During this year's #16DaysofActivism, IOL puts the spotlight on those who dedicate their lives to fighting violence against women and children.
Cape Town - According to AfricaCheck, more than 60% of South African children grow up without fathers. This staggering statistic is trotted out every so often to shock and explain away the reason the fabric of our society is broken.
Society, in general, has cast women in the role of caregiver while fathers are seen as the material providers for the family. The reality is that we have created a culture of fathers being uninvolved in their children’s lives.
Very often these uninvolved fathers are unemployed or low-income earners whose inability to provide for their children has seen them being further isolated from their lives - to the detriment of the child.
There are fathers who are trying to change this but they often need help.
Suleiman Henry is a Child Rights and Positive Parenting trainer with Sonke Gender Justice. He has been an activist and community builder for a number of years and has a worked in the NGO sector extensively.
Above all, he is also a son, a husband and a father. And it is this part of his life which has inspired Suleiman to work with parents who need help creating safe, nurturing homes for their children.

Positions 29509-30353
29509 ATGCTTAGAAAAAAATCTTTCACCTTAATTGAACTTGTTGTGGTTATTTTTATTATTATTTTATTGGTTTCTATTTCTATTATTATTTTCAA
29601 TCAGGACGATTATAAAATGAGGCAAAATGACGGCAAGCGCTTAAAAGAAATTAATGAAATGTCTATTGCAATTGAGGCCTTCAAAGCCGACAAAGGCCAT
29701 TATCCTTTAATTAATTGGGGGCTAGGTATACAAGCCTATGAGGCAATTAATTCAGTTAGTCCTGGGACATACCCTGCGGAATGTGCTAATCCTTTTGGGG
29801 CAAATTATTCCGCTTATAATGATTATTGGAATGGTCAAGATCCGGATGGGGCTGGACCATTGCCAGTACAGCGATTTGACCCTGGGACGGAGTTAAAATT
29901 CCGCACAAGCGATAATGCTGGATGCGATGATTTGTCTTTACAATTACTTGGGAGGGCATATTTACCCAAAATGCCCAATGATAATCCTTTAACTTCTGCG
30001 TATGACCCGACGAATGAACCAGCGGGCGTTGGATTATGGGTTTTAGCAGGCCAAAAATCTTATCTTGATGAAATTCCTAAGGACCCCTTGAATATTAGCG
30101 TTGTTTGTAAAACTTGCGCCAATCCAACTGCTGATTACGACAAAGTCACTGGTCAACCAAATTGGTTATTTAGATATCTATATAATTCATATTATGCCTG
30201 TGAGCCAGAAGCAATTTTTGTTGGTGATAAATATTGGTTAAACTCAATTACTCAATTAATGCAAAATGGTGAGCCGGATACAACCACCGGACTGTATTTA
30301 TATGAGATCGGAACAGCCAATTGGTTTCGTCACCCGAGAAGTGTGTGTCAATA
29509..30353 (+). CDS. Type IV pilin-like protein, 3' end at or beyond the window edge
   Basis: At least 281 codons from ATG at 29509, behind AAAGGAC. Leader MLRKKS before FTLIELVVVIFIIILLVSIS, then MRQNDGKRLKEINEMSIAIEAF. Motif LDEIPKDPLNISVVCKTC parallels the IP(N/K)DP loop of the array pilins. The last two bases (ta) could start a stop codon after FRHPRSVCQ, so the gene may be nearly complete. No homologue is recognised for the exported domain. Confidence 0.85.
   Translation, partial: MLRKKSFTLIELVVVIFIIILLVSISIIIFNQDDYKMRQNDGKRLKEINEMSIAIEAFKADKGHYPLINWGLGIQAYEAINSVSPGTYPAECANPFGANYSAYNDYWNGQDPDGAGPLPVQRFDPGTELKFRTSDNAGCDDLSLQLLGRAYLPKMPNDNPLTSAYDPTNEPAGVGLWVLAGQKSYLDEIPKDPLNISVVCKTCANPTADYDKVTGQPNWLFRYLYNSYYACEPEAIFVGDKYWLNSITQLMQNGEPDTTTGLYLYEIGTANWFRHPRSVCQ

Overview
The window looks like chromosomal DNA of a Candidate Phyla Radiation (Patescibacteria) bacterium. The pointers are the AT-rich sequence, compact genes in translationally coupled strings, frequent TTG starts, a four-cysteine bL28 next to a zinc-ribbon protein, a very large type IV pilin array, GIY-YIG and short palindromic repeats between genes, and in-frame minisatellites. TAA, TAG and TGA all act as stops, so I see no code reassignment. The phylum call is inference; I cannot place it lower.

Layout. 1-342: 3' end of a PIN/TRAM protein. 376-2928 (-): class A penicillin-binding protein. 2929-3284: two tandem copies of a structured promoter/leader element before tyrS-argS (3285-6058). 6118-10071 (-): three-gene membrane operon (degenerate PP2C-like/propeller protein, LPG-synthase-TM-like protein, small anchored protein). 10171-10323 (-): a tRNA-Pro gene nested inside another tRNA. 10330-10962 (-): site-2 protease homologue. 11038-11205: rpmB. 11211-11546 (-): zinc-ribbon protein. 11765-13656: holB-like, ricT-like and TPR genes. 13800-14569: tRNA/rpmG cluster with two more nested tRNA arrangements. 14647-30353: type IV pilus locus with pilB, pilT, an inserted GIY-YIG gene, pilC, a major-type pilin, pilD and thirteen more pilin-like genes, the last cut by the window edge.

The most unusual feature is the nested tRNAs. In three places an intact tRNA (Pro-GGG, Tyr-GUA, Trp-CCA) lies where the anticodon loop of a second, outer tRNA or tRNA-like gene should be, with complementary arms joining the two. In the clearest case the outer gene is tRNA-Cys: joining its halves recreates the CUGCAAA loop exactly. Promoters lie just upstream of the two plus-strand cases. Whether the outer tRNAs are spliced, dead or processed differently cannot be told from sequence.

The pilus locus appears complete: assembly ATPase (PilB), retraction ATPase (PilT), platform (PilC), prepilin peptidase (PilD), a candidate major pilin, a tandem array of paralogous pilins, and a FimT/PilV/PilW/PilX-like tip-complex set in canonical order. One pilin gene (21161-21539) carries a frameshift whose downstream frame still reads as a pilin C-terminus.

Growing up in Manenberg on the Cape Flats, Henry saw first-hand the impact that an involved father has on a child’s life.
He has also been privy to some of the worst scenarios imaginable and has seen how guidance and equipping parents with the necessary tools can turn a situation around.
Henry, through his work at Sonke, is helping fathers identify how they can more fully support their wives and share the burden of care for their children more equally.
It's a well-known fact that most violent offenders have been subjected to violence themselves, and therefore it stands to reason that an involved father can help shield a child from exposure to violence.
Teaching men to rethink their language, the way they think about the roles of women in the home and the way they interact with their wives, mothers and daughters creates an awareness of the inherent patriarchy ingrained in our society, but also enables them to redefine their own roles in terms of taking equal responsibility for household chores and rearing children.
As Henry points out, in our communities it's not uncommon for neighbours to weigh in with their own advice when a child is being naughty.
The parent is put under pressure to spank the child, even when that's not the style of parenting they believe in. The Sonke team equips them with the tools to make the right choices .
In Henry's own family, his work has significantly influenced the relationship between himself and his wife.
He says he is always conscious of allowing her the time and space to share her views with him, regardless of how trying his day has been.
This has led to them having a closer bond with each other and in turn with their children.
Quizzed about why he chose this career when he has significant experience in the NGO field, Henry's answer is simple: "There's a need in our communities to help husbands and fathers become more effective parents to ensure that their children have a better chance at fulfilling their potential."